(Writing by Karolina Tagaris; Editing by Mark Heinrich)

Trump says he won’t let U.S. become ‘migrant camp’

A view of inside U.S. Customs and Border Protection (CBP) detention facility shows detainees inside fenced areas at Rio Grande Valley Centralized Processing Center in Rio Grande City, Texas, U.S., June 17, 2018. Picture taken on June 17, 2018. Courtesy CBP/Handout via REUTERS

By Lisa Lambert and Makini Brice

WASHINGTON (Reuters) – U.S. President Donald Trump said on Monday he would not allow the United States to become a “migrant camp” as his administration faced a barrage of criticism for separating immigrant children from their parents at the U.S.-Mexico border.

Democrats and some in Trump’s own Republican Party have blasted the administration for separating nearly 2,000 children from their parents at the border between mid-April and the end of May. Medical professionals have said the practice could cause lasting trauma to children.

The family separations are the result of the administration’s “zero tolerance” policy that arrests all adults who are caught trying to enter the United States illegally, including those seeking asylum.

While parents are held in jail, their children are sent to separate detention facilities. Video footage released by the government showed migrant children held in wire cages, sitting on concrete floors.

Trump, who has made a tough stance on immigration a major goal of his presidency, responded sharply to critics on Monday.

“The United States will not be a migrant camp, and it will not be a refugee holding facility. It won’t be. You look at what’s happening in Europe, you look at what’s happening in other places – we can’t allow that to happen to the United States, not on my watch,” Trump said. He was speaking at the White House while announcing an unrelated policy.

Trump has sought to use the widespread outrage over the family separations to push through other immigration priorities that have stalled in Congress, such as funding for his long-promised wall along the Mexican border.

He has consistently blamed Democrats for the impasse, even though his fellow Republicans control both chambers in Congress. Democrats have accused the president of using children as hostages in the political dispute over immigration.

“This was done by the president, not Democrats. He can fix it tomorrow if he wants to, and if he doesn’t want to, he should own up to the fact that he’s doing it,” Senate Democratic Leader Chuck Schumer said in a prepared statement.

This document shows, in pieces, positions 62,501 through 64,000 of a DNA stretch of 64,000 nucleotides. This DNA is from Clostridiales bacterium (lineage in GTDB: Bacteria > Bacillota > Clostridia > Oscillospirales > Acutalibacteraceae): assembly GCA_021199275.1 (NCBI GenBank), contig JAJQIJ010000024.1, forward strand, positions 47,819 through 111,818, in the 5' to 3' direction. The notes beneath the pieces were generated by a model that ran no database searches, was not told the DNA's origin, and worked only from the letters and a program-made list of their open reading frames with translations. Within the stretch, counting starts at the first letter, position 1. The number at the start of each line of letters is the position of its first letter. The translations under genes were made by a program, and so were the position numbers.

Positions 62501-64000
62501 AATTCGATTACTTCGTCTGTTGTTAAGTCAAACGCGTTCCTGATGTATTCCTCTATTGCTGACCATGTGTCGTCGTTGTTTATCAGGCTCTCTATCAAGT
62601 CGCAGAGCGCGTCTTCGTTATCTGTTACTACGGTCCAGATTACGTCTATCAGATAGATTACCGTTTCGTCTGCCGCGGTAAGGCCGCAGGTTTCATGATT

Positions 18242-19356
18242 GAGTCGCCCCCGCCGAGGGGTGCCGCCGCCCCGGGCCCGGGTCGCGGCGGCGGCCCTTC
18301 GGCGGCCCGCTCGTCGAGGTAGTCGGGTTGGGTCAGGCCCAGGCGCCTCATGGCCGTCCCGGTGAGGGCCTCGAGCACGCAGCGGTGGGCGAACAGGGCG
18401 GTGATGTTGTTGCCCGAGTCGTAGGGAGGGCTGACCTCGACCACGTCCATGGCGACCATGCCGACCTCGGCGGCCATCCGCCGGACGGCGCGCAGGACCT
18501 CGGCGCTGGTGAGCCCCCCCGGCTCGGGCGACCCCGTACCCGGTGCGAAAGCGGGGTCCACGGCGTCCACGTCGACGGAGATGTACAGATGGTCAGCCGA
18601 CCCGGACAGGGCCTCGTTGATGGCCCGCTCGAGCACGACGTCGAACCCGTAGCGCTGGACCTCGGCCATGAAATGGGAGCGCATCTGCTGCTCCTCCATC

Earlier, Trump said on Twitter that people should be wary of what he called the cultural change caused by migrants in Europe. He cited immigration for causing political instability in Germany and said inaccurately that crime in Germany was “way up.”

“Big mistake made all over Europe in allowing millions of people in who have so strongly and violently changed their culture!” he tweeted.

Attorney General Jeff Sessions defended the way migrant children are being treated. “They’re not put in jail, of course. They’re taken care of,” he said at the National Sheriffs’ Association convention in New Orleans on Monday.

Trump administration officials say the zero-tolerance policy, which was not practiced by the two previous administrations, is necessary to secure the border and deter illegal immigration, but they are facing a growing chorus of criticism from their Republican allies.

“Why we would even think that this is a tool that is needed to defend our borders is insane,” Republican Representative Will Hurd, who represents a Texas district along the border, told National Public Radio.

United Nations Secretary-General Antonio Guterres weighed in, saying refugee and migrant “children must not be traumatized by being separated from their parents.” In Geneva, the top U.N. human rights official called on the Trump administration to halt its “unconscionable” policy of forcibly separating children from migrant parents.

PRESSURE ON CONGRESS

Trump was due to meet with Republicans in the House of Representatives on Tuesday as they prepared to vote on two immigration bills.

One would end the separation policy, fund the border wall and give legal protections to some immigrants who entered the country as children. Details were still in flux.

The bill faces strong headwinds as it is opposed by Democrats, who object to another provision that would cut legal immigration levels, and conservative Republicans who are backing a rival bill that takes a harder line on immigration.

Trump again blamed Democrats for the family separations on Monday, tweeting, “It is the Democrats (sic) fault for being weak and ineffective with Boarder (sic) Security and Crime.”

His tweet about Germany referred to a political dispute over German Chancellor Angela Merkel’s open-door migrant policy that is threatening her governing coalition.

More than 1.6 million migrants, mostly Muslims fleeing wars in the Middle East, have arrived in Germany since 2014. Contrary to Trump’s assertion, the crime rate in Germany is at its lowest point in more than 30 years, according to figures reported by the country’s internal ministry last month.

Illustrating the wide concern in the United States over the family separations, Laura Bush, married to the last Republican president before Trump, took the highly unusual step of publishing an opinion piece in the Washington Post on Sunday, Father’s Day.

She wrote, “this zero-tolerance policy is cruel. It is immoral. And it breaks my heart.”

(Reporting by Lisa Lambert and Makini Brice; Additional reporting by Stephanie Nebehay in Geneva and Nathan Frandino in Washington; Writing by Andy Sullivan; Editing by Frances Kerry)